Journal of Criminal Justice and Popular CultureCopyright © 2001 Journal of Criminal Justice and Popular Culture
All rights reserved.
ISSN 1070-8286

Journal of Criminal Justice and Popular Culture
, 8(1) (2001) 58-60

Review of Cop Knowledge: Police Power and Cultural Narrative
in Twentieth Century America


Peter K. Manning
Michigan State University

Book: Cop Knowledge: Police Power and Cultural Narrative in Twentieth Century America.
Author: Christopher P. Wilson
Publisher: University of Chicago Press
Year: 2000

     As is befitting a cultural studies scholar, Wilson wants to link various kinds of "cop knowledge" to social structure. Unfortunately, he does not distinguish between three kinds of knowledge: knowledge held by police, or "police knowledge," and knowledge others have of the police, or "knowledge about the police," and analytic frameworks used to organize police knowledge, "knowledge about police knowledge’s." These are three distinctive kinds of knowledge, collapsed by his punning title which further confuses because it uses a slang term, "cop." His primary concern, so far as I can discern it, is the second type, knowledge others have of the police. But even here, he confuses the knowledge an audience might have after reading or seeing some presentation of knowledge about police, and theorized knowledge of an observer who sees, reads, or hears about policing. This confusion, between hypothetical content-based meaning and that which a reader takes from the text (as an analogue) constantly vexes cultural studies because the field has no method to discern these two kinds of meaning.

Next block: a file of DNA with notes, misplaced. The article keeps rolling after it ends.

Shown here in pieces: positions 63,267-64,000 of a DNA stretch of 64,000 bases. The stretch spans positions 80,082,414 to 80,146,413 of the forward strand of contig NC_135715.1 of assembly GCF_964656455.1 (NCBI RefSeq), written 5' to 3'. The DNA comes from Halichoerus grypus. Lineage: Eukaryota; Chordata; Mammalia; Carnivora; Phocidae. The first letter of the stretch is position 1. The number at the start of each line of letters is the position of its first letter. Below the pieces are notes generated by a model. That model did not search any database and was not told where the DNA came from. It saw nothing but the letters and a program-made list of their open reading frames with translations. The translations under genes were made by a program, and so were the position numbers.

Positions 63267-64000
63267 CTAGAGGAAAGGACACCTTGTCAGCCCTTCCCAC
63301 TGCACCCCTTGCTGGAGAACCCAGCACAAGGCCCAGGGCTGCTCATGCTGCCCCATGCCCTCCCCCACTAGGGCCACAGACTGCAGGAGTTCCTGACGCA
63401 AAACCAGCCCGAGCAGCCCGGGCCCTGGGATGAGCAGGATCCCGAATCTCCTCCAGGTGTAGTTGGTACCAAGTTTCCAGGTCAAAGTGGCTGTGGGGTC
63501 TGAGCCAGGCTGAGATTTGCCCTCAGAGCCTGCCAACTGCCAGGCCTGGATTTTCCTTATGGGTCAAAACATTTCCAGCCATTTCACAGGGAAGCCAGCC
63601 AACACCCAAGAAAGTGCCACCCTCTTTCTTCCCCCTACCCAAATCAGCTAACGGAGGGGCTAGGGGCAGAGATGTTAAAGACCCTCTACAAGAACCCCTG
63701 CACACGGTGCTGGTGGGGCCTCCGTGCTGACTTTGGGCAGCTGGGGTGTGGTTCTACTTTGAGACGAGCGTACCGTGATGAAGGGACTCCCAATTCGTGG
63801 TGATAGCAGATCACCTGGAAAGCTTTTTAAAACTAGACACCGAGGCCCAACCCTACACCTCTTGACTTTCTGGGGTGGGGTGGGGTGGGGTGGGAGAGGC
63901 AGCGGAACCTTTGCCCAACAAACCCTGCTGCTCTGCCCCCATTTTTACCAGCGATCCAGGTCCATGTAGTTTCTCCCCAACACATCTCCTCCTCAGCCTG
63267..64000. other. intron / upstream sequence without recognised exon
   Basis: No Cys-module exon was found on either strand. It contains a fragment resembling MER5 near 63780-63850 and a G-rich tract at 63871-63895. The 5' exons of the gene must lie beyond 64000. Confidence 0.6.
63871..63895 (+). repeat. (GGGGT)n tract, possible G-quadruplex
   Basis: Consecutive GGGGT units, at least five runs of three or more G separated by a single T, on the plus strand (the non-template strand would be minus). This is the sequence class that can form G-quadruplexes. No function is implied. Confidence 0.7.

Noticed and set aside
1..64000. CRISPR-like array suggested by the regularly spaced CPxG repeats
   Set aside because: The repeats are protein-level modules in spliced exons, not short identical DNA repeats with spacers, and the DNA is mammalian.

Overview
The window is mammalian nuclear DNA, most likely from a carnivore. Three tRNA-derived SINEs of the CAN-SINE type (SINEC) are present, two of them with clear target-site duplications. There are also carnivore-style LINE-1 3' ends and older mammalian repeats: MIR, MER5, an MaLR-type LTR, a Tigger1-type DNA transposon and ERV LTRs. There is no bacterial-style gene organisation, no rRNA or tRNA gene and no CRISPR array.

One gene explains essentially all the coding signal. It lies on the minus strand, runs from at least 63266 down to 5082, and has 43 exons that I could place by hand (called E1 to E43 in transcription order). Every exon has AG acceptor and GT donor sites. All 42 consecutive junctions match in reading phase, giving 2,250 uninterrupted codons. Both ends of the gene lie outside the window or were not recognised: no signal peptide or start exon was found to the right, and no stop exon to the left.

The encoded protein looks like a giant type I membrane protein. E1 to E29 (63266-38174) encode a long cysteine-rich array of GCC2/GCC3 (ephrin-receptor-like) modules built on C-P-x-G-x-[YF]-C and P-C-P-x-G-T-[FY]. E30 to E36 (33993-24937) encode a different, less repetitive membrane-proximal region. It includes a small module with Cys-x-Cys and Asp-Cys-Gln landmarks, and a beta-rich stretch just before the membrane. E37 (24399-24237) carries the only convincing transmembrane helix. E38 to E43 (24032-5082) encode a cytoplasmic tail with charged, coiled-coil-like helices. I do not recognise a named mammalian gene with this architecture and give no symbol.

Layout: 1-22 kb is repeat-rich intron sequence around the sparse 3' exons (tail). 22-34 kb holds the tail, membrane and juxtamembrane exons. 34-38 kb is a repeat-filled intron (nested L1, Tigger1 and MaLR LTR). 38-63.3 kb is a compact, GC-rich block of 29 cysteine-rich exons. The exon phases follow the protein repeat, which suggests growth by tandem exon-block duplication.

It is perhaps useful to see his analysis in semiotic terms, although he does not use this language. Here, I mean seeking the referents of the term, "Cop knowledge" (cpk) and the context that links expression (what points) and content (what is pointed to) to produce a full representation or sign. Absent a content linked in context with an expression, a sign has no meaning. If "cpk" is an expression, it has various denotations. I use numbers to indicate denotations. Wilson uses as evidence of cop knowledge: cpka1 (films, books, TV, essays); cpka2 (a pastiche of references to sociology, media studies, criminal justice and history) and cpka3 (his meta-analysis or argument about how cpka1 is linked to or associated with cpka2). These three, cpka1-3, function as a metonymic list that is ordered by an implicit value hierarchy that valorizes cpka3. These denotations of cpk are loosely related, but not tied to, what I see as three additional denotations of cpk, which might be called cpkb1-3. Cpka and cpkb are linked metaphorically. They are alike in some fashion, not merely by proximity or as a series. Knowledge with the "b" notation is cop knowledge also. Cpkb1 is knowledge that police have "in their heads‘ or display in their practices; cpkb2 is knowledge that academics and others have of cpkb1; and cpkb3 is the valuation of or the sanctioned "proper knowledge" that arises from ethics, politics, and economics. Another set of implicit and un-explicated denotations of cop knowledge are cpkc1, "knowledge [useful] on the beat and on the streets"; cpkc2, a slang reference to all the knowledge police possess; and cpkc3 is an analytic gloss on the first two. These three sets of denotations, linked by the metaphor "knowledge," are quite distinct. [End page 58]  Unfortunately, Wilson does little to clarify the links, using the terms expeditiously to advance his argument. By that I mean, by punning in the title, he confuses the reader- is he interested in what police know about policing? What filmmakers, television writers and authors know about policing? What the reader or viewer knows? What theory orders these observations about meaning?